Belfast Telegraph

Saturday 20 September 2014

Restaurateur calls for tax cut after Republic of I reland visitors' slump

Vat rate of 20% leaves 'very small margins' for tourist entrepreneurs

Mourne Seafood Bar in Belfast – but many city restaurants are suffering because of the fall-off of visitors from the Republic

The owner of a restaurant chain is leading calls for a Vat cut for tourism after an alarming slump in visitors from the South.

After only months of running a new restaurant in Dublin, Bob McCoubrey said the difference in his Vat return – based on the Republic's 9% rate for hospitality firms compared to the UK's 20% rate – was "amazing" compared to his established eateries in Belfast and Dundrum, Co Down.

His call was echoed by the Northern Ireland Hotel Federation which claims the UK Treasury would be £4bn better off by 2020 if tourism Vat was cut to 5%.

Last night Finance Minister Simon Hamilton told the Belfast Telegraph he supported a cut in the Vat rate.

But he added: "Unfortunately HM Treasury has already indicated that any reduction in Vat would need to apply across the UK as a whole and they have indicated that, in their view, the cost of lowering the rate of Vat for the hospitality sector would be too high."

Alarming figures from the Northern Ireland Statistics and Research Agency showed 79,000 fewer overnight stays in Northern Ireland by residents from the Republic between April 2013 and March this year – with a £7m fall in the spend of southern visitors. Northern Ireland Tourist Board chief Howard Hastings said Northern Ireland enjoyed the most halcyon of days when Vat was 15%, five years ago.

He said independent research for the British Hospitality Association found that 80,000 jobs could be created UK-wide if it were slashed to compare more favourably with Europe.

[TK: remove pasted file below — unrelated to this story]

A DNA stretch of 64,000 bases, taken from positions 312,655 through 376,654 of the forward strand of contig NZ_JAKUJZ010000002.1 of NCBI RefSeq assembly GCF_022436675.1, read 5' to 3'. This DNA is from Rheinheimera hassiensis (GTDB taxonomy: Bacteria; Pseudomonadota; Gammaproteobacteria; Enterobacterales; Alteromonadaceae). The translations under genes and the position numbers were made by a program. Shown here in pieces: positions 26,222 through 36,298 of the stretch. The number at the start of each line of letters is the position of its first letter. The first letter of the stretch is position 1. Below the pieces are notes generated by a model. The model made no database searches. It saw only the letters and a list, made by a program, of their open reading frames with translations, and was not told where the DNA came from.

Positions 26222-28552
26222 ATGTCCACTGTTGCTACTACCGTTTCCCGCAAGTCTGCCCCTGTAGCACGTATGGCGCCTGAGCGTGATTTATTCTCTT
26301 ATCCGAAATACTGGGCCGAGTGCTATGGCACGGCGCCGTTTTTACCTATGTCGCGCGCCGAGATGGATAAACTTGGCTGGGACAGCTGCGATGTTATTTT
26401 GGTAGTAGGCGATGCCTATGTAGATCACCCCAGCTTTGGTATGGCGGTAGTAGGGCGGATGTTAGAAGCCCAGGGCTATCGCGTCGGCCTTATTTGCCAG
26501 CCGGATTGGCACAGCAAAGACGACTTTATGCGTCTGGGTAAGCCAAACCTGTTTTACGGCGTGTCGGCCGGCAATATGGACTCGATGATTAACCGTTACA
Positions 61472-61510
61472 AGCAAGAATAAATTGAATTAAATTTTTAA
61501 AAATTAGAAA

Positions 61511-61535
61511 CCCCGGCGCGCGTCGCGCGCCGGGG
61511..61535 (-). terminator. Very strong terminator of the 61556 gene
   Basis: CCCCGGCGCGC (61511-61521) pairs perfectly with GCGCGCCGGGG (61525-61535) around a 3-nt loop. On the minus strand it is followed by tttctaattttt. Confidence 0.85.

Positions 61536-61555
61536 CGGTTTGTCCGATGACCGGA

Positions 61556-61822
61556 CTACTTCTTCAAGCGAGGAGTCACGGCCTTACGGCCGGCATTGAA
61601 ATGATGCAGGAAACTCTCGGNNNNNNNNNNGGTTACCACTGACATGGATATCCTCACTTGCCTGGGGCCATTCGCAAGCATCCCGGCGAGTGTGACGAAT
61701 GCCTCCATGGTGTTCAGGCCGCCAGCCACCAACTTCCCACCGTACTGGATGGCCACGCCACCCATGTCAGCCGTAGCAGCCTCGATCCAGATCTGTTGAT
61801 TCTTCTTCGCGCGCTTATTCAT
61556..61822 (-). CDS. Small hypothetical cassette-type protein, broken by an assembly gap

"The Treasury would be hit by a £1bn loss in the first year but after 10 years it would gain £3bn and would result in 80,000 jobs across the UK," he said.

He said that of the UK regions, Northern Ireland would "have more to gain proportionally" due to the ease of accessibility from visitors from the Republic, as the regions share a land border.

"The best period we ever had was five winters ago when the Vat rate in Northern Ireland was 15% and the equivalent rate in the south was 13%.

"It's a price sensitive market and people are aware of exchange rates. When you consider currency growth and the year-on-year appreciation of sterling against the euro then Northern Ireland got more expensive for visitors from the Republic," he said.

Janice Gault, chief executive of the Hotels Federation, said tourism Vat should be cut to 5%.

She said France created around 60,000 jobs since it reduced its rate of Vat a few years ago.

"A reduction in Vat in Northern Ireland would help make us more competitive along with a stronger events calendar to attract Southern guests," she says.

Mr McCoubrey said margins at his new Dublin restaurant on Charlotte Quay looked better than his firms in Northern Ireland.

He said: "We opened in April and our first Vat return was a very pleasant surprise. It's amazing the difference it makes."

He said that Vat, coupled with corporation tax – from which small firms in the Republic are exempt in their first three years – made for "very small margins" for entrepreneurs in North- ern Ireland.

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